Last Friday night I decided to give the new Salma Hayek movie "Frida" a chance. While I already knew certain facts about the life of the volatile Mexican painter, I had my doubts as to the validity of the film, as the hype had been so obvious since its debut a couple of months ago.
While I applaud Salma Hayek's interest in bringing Frida's story to life, the movie was a total disappointment. Superficial in the extreme, the filmmakers seem to think that to give the characters depth, they have to utter a couple of philosophical lines, and then be done with it. Of Diego Rivera's socialist leanings, the script has him shout "?Viva la Revoluci?n!" a couple of times, or engage in some sort of argument with Antonio Banderas (!), just to then arbitrarily focus on his womanizing and cruelty as a husband. No one argues that this was also a part of Rivera's life. But it also doesn't give us a full glimpse into the fascinating, contradictory life of one of Mexico's greatest artists -- it merely settles for scratching the surface.
Alfred Molina, who plays Rivera, does justice to his limited role, and in fact, he's the best thing in the movie. Hayek tries to inject whatever ounce of drama she can into what often seems like just a cartoon of the real Frida, and comes out of the whole enterprise as an actress who may at some point show real range. Yet, her performance falls short too many times.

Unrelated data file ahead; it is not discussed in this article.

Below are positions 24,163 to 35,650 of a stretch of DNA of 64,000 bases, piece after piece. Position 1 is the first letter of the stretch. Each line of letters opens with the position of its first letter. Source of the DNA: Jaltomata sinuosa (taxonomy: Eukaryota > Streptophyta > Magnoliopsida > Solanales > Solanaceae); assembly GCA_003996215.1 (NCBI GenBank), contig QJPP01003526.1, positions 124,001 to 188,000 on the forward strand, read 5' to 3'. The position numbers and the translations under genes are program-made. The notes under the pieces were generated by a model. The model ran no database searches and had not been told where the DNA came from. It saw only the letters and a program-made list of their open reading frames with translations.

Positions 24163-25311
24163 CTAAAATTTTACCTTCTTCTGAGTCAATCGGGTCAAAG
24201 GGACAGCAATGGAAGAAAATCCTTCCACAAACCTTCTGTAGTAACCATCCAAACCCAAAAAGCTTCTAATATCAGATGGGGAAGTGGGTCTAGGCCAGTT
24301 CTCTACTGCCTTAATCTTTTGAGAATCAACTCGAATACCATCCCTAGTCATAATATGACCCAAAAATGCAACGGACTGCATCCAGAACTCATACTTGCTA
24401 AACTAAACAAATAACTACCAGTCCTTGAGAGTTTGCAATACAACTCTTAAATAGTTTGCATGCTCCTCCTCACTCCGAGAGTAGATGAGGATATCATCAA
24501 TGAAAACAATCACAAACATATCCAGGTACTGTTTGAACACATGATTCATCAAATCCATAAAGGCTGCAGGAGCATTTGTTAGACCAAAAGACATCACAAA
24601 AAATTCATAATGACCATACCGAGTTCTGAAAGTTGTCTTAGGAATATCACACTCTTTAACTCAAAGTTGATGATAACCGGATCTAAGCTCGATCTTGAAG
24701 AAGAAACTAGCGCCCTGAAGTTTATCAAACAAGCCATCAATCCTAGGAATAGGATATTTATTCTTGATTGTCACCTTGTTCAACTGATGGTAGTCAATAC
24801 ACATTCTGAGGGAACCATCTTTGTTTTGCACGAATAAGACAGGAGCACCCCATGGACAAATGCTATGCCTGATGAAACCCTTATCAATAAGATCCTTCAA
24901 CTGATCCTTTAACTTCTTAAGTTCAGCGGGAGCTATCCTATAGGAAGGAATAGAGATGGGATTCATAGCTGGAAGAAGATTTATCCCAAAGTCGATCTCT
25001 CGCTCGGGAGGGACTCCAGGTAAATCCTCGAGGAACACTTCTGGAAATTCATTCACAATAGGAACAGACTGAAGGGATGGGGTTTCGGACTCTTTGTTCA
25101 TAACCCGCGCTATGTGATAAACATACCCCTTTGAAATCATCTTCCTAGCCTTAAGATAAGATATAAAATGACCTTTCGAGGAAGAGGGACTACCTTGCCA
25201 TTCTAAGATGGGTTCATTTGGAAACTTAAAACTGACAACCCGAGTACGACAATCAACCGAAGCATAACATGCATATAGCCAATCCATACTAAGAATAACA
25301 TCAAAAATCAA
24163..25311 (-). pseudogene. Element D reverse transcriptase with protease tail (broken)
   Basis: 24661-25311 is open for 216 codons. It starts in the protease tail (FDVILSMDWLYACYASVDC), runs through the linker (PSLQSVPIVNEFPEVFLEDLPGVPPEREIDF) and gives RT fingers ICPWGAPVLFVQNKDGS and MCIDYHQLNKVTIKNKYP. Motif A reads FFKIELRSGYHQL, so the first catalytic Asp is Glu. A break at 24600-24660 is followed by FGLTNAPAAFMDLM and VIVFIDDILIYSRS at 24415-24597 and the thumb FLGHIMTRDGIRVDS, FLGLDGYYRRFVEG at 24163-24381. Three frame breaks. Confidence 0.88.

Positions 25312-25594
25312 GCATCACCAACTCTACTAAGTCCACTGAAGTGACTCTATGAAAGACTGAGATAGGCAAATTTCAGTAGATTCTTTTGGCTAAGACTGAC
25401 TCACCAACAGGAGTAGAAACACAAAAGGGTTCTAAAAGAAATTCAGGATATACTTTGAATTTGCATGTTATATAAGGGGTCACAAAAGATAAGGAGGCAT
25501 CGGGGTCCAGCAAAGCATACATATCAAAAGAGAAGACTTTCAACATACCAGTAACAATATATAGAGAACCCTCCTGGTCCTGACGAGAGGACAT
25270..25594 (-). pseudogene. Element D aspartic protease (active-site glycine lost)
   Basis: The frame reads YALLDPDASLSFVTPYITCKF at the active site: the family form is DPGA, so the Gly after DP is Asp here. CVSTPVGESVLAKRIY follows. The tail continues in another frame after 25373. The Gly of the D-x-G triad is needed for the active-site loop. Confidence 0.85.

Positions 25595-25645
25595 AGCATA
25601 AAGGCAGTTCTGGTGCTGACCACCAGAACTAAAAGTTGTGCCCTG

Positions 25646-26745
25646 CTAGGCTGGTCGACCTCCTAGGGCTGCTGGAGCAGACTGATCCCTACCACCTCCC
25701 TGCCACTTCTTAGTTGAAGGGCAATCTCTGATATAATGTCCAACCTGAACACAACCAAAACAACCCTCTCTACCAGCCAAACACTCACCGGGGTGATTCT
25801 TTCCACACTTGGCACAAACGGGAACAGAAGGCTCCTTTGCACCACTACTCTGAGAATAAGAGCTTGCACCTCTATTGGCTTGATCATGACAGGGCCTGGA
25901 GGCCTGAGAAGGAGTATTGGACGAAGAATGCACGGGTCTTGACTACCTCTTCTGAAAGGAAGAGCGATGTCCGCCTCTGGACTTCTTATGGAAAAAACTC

The first couple of scenes where she portrays the fiery young artist before her accident are laughable. The whole "small town" feel is nothing more than a B-Movie set with a couple of extras. And the by-the-numbers music score by Elliot Goldenthal is full of more clich?s than I've heard in any soundtrack as of late, complete with pseudo-Mexican instrumental themes.
Limited resources will never be a deterrent to make a good film, though, and I appreciate the filmmakers' attempt at producing one. Yet I truly believe that, for all the publicity this film carries, it should live up to the standards set by those who hype it. Sadly, that is not the case here.
As it stands, "Frida" is another failed example of moviemaking that, when put through the Hollywood machine, comes out the other end lacking what Frida and Rivera always knew about their art: It needs to come from the heart.
Carlos I. Cuevas:
Carlos I. Cuevas is a writer and producer currently living in Miami, FL.